• American Telemedicine Association. (2014). Core Operational Guidelines for Telehealth Services Involving Provider-Patient Interactions. Author.
    • NASW and ASWB. (2005). Standards for Technology and Social Work Practice. Author.
    • National Association of Social Workers. (2008). Code of Ethics. Washington, DC: Author.
    • National Board for Certified Counselors. (2012). Code of Ethics. Greensboro, NC: Author.
    • US Dept. of Health and Human Services. (2006). HIPAA Administrative Simplification. Washington, DC: Author.
    • US Department of Health and Human Services. (2013). HIPAA Omnibus Final Rule. US Federal Register.

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    Additional References

    • Aguilera, A., & Berridge, C. (2014). Qualitative feedback from a text messaging intervention for depression: Benefits, drawbacks, and cultural differences. JMIR mHealth and uHealth, 2(4), e46. doi:10.2196/mhealth.3660
    • Aguilera, A., & Muñoz, R. F. (2011). Text messaging as an adjunct to CBT in low-income populations: A usability and feasibility pilot study. Professional Psychology: Research and Practice, 42(6), 472-478.
    • Agyapong, V. I. O., Mrklas, K., Suen, V. Y. M., Rose, M. S., Jahn, M., Gladue, I., & Greenshaw, A. (2015). Supportive text messages to reduce mood symptoms and problem drinking in patients with primary depression or alcohol use disorder: protocol for an implementation research study. JMIR research protocols, 4(2), e55. doi: 10.2196/resprot.4371
    • Alfonsson, S., Olsson, E., & Hursti, T. (2015). The effects of therapist support and treatment presentation on the clinical outcomes of an Internet based applied relaxation program. Internet Interventions, 2(3), 289-296.
    • Anderson, K. M., & Cook, J. R. (2015). Challenges and opportunities of using digital storytelling as a trauma narrative intervention for traumatized children. Advances in Social Work, 16(1), 78-89. Retrieved from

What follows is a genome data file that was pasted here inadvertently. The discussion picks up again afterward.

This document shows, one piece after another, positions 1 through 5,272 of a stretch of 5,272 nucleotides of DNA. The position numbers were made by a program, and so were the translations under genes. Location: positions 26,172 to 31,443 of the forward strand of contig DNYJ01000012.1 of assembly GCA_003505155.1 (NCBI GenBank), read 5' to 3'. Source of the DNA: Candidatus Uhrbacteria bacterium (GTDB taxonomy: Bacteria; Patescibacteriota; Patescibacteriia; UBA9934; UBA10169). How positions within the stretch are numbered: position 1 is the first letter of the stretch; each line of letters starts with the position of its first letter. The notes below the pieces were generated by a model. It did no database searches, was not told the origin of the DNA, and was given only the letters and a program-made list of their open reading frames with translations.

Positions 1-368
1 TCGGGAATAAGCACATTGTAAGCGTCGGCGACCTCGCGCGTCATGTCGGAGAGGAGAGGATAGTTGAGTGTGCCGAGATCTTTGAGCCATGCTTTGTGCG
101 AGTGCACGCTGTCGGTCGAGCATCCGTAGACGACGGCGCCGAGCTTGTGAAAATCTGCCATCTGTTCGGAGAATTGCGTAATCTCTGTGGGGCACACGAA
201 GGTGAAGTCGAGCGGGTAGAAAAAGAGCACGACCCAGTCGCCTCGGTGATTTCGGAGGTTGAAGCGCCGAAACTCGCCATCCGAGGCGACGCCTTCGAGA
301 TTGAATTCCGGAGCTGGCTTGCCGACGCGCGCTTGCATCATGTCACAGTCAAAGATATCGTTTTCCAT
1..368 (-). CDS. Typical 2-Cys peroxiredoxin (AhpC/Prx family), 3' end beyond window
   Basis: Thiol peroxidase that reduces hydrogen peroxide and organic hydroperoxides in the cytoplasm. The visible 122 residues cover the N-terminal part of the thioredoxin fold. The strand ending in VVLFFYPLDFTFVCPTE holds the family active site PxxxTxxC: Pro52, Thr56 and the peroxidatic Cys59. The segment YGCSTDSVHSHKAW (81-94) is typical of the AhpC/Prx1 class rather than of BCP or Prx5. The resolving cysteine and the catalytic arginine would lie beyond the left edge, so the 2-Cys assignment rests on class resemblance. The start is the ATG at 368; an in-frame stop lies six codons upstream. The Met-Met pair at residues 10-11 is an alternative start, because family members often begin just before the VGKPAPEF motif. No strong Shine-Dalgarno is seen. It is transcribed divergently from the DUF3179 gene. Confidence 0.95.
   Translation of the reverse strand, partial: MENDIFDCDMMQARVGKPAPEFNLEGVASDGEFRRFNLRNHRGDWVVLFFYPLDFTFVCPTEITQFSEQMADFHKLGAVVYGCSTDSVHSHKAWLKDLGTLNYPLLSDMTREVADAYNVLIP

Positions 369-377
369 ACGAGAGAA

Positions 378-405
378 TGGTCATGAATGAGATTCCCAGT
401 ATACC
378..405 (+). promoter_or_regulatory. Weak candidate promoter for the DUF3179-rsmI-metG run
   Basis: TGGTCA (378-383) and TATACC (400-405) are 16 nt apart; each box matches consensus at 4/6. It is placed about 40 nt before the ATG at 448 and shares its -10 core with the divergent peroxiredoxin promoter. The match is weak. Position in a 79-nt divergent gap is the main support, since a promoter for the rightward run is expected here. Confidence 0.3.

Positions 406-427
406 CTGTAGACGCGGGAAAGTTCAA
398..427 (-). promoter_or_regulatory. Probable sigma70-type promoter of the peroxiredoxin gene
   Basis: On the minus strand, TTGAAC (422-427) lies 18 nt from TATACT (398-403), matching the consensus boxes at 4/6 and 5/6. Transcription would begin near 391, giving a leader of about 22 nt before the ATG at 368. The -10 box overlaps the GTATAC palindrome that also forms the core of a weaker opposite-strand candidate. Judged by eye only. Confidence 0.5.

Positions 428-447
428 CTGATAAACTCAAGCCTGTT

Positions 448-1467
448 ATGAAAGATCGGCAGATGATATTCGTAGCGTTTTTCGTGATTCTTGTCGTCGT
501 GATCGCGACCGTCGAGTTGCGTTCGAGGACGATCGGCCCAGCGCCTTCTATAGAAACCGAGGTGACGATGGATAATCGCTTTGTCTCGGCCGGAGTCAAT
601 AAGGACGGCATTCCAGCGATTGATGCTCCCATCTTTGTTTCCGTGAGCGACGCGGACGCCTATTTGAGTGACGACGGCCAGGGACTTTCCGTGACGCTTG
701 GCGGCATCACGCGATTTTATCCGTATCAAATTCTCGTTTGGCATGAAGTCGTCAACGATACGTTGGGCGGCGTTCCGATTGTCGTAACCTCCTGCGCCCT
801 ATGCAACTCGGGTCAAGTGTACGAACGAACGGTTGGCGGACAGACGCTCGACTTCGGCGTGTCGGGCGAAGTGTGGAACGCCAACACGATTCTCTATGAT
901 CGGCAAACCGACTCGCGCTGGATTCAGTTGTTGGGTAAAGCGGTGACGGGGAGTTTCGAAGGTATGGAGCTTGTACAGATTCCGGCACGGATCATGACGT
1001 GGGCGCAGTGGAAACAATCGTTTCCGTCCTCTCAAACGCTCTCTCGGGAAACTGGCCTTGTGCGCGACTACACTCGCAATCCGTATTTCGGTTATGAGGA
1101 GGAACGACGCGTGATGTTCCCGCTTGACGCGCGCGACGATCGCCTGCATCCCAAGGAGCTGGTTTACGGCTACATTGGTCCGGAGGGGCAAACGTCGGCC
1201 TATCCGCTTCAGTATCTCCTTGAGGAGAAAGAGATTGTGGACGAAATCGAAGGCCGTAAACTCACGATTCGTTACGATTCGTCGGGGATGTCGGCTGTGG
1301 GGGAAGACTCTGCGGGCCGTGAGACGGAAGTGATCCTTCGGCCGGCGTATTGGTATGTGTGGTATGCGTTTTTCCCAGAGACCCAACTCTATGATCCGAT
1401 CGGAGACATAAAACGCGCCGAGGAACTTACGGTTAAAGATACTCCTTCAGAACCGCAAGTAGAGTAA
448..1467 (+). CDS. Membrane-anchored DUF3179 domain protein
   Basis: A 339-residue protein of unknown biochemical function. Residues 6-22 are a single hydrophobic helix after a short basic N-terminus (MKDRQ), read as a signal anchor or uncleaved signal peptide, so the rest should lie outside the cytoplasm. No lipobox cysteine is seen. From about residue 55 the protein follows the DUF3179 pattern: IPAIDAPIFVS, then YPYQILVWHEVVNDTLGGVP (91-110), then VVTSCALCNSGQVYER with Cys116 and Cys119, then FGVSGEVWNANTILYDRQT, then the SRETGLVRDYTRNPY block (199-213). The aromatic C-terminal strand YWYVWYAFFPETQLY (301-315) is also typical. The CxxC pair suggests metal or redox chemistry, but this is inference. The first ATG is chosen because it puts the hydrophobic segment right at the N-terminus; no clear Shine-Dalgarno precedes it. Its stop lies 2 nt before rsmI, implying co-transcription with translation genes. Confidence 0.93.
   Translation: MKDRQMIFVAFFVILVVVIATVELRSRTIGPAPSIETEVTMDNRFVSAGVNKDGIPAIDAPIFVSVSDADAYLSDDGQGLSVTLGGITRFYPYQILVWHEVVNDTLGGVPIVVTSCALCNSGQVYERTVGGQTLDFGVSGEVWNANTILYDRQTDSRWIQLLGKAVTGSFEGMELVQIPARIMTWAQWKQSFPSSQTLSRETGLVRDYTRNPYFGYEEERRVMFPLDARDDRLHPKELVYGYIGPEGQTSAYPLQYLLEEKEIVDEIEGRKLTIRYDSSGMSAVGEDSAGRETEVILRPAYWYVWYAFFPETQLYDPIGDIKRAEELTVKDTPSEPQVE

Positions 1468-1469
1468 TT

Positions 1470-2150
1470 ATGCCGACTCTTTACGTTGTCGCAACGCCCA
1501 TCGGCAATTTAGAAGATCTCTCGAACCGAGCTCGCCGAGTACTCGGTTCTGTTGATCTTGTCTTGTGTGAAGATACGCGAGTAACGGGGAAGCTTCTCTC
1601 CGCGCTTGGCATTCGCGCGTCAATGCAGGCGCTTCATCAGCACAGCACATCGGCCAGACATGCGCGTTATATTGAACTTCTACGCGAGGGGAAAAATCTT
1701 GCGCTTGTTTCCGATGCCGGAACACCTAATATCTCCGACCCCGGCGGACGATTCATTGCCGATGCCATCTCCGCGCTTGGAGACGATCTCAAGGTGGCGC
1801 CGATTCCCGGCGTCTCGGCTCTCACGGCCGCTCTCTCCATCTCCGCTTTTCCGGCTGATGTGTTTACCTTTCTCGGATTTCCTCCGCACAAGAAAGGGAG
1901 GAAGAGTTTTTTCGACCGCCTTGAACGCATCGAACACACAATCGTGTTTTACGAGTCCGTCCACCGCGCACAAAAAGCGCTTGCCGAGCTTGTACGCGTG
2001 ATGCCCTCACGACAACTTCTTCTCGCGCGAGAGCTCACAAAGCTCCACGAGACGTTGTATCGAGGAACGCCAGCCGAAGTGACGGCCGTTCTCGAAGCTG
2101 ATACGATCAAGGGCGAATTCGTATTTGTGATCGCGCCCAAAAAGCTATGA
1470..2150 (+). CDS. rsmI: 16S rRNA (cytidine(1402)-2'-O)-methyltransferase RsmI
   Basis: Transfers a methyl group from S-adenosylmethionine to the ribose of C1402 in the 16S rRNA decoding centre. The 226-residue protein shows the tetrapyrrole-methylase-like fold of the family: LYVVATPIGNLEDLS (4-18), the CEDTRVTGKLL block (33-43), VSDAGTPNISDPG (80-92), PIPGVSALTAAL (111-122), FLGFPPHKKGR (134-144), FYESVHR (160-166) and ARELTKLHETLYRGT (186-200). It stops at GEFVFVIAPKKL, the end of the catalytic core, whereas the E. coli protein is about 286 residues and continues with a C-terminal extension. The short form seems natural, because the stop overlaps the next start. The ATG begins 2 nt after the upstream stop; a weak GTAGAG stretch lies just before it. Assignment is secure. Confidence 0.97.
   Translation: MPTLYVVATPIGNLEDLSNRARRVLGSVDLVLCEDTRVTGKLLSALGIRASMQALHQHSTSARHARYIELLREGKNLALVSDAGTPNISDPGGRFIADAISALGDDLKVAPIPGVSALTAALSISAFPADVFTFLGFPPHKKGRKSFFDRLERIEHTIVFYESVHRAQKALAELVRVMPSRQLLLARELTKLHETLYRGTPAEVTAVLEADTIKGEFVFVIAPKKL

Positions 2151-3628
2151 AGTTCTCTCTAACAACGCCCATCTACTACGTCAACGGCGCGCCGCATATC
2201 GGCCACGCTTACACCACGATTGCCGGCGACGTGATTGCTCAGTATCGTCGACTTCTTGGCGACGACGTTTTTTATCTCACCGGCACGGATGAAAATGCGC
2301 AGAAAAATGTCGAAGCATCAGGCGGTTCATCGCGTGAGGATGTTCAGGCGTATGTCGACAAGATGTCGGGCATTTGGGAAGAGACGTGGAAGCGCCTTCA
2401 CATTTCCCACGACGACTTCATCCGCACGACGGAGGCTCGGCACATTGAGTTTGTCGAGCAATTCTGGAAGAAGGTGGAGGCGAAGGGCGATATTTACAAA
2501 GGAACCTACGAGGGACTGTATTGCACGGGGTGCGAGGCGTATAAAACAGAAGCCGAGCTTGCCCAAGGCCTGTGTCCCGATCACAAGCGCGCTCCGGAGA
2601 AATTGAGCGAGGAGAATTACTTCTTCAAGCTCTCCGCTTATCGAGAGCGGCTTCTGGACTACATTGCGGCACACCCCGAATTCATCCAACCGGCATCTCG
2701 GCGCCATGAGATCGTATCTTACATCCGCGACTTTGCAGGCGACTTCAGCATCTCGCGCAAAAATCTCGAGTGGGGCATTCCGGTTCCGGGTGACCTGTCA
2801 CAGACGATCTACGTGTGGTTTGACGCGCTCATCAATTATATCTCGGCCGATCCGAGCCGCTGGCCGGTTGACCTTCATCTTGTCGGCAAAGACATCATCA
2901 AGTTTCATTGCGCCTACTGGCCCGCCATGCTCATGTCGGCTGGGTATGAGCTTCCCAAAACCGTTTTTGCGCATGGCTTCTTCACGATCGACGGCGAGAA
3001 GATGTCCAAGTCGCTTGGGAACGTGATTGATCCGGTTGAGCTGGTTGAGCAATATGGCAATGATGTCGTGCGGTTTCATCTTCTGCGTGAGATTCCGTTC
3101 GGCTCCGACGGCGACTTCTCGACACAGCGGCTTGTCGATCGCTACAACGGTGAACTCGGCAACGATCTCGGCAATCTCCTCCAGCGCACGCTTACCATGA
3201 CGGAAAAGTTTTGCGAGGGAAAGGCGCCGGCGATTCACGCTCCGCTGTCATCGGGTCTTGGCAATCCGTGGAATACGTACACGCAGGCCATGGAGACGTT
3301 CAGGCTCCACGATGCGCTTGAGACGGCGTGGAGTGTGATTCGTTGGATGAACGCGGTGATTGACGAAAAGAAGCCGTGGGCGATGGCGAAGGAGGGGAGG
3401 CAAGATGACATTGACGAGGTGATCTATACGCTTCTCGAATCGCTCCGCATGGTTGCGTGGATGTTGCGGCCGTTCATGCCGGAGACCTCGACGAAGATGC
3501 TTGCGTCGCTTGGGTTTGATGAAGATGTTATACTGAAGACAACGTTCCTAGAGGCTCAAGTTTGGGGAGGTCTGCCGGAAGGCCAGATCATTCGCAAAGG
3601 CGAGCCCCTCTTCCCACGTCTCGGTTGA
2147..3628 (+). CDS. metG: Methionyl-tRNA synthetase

• Anderson, K. M., & Wallace, B. (2015). Digital storytelling as a trauma narrative intervention for children exposed to domestic violence. In J.L. Cohen, J. L. Johnson, & P. Orr (Eds.), Video and filmmaking as psychotherapy: Research and practice (pp. 95-107). New York, NY: Routledge.
    • Andersson, G. (2016). Internet-delivered psychological treatments. Annual Review of Clinical Psychology, 12, 157-179. DOI: 10.1146/annurev-clinpsy-021815-093006
    • Andersson, E., Steneby, S., Karlsson, K., Ljótsson, B., Hedman, E., Enander, J., & Rück, C. (2014). Long-term efficacy of Internet-based cognitive behavior therapy for obsessive–compulsive disorder with or without booster: a randomized controlled trial. Psychological Medicine, 44(13), 2877-2887.
    • Andersson, G., Topooco, N., Havik, O., & Nordgreen, T. (2016). Internet-supported versus face-to-face cognitive behavior therapy for depression. Expert Review of Neurotherapeutics, 16(1), 55-60.
    • Backhaus, A., Agha, Z., Maglione, M. L., Repp, A., Ross, B., Zuest, D., & Thorp, S. R. (2012). Videoconferencing psychotherapy: A systematic review. Psychological Services, 9(2), 111-131.
    • Bashshur, R. L., Shannon, G. W., Bashshur, N., & Yellowlees, P. M. (2016). The empirical evidence for telemedicine interventions in mental disorders. Telemedicine and e-Health, 22(2), 87-113. doi:10.1089/tmj.2015.0206.
    • Ben-Zeev, D., Brenner, C. J., Begale, M., Duffecy, J., Mohr, D. C., & Mueser, K. T. (2014). Feasibility, acceptability, and preliminary efficacy of a smartphone intervention for schizophrenia. Schizophrenia Bulletin,40(6), 1244-1253.
    • Berle, D., Starcevic, V., Milicevic, D., Hannan, A., Dale, E., Brakoulias, V., & Viswasam, K. (2015). Do patients prefer face-to-face or internet-based therapy?. Psychotherapy and Psychosomatics, 84(1), 61-62.
    • Chen, M. (2002, April). Leveraging the asymmetric sensitivity of eye contact for videoconference. In Proceedings of the SIGCHI conference on Human factors in computing systems (pp. 49-56).
    • Chiad, M. O. (2008). Structural and linguistic analysis of SMS text messages. Journal of Kerbala University, 6(4), 15-27.
    • Herbst, N., Voderholzer, U., Thiel, N., Schaub, R., Knaevelsrud, C., Stracke, S., & Külz, A. K. (2014). No talking, just writing! Efficacy of an internet-based cognitive behavioral therapy with exposure and response prevention in obsessive compulsive disorder. Psychotherapy and Psychosomatics, 83(3), 165-175.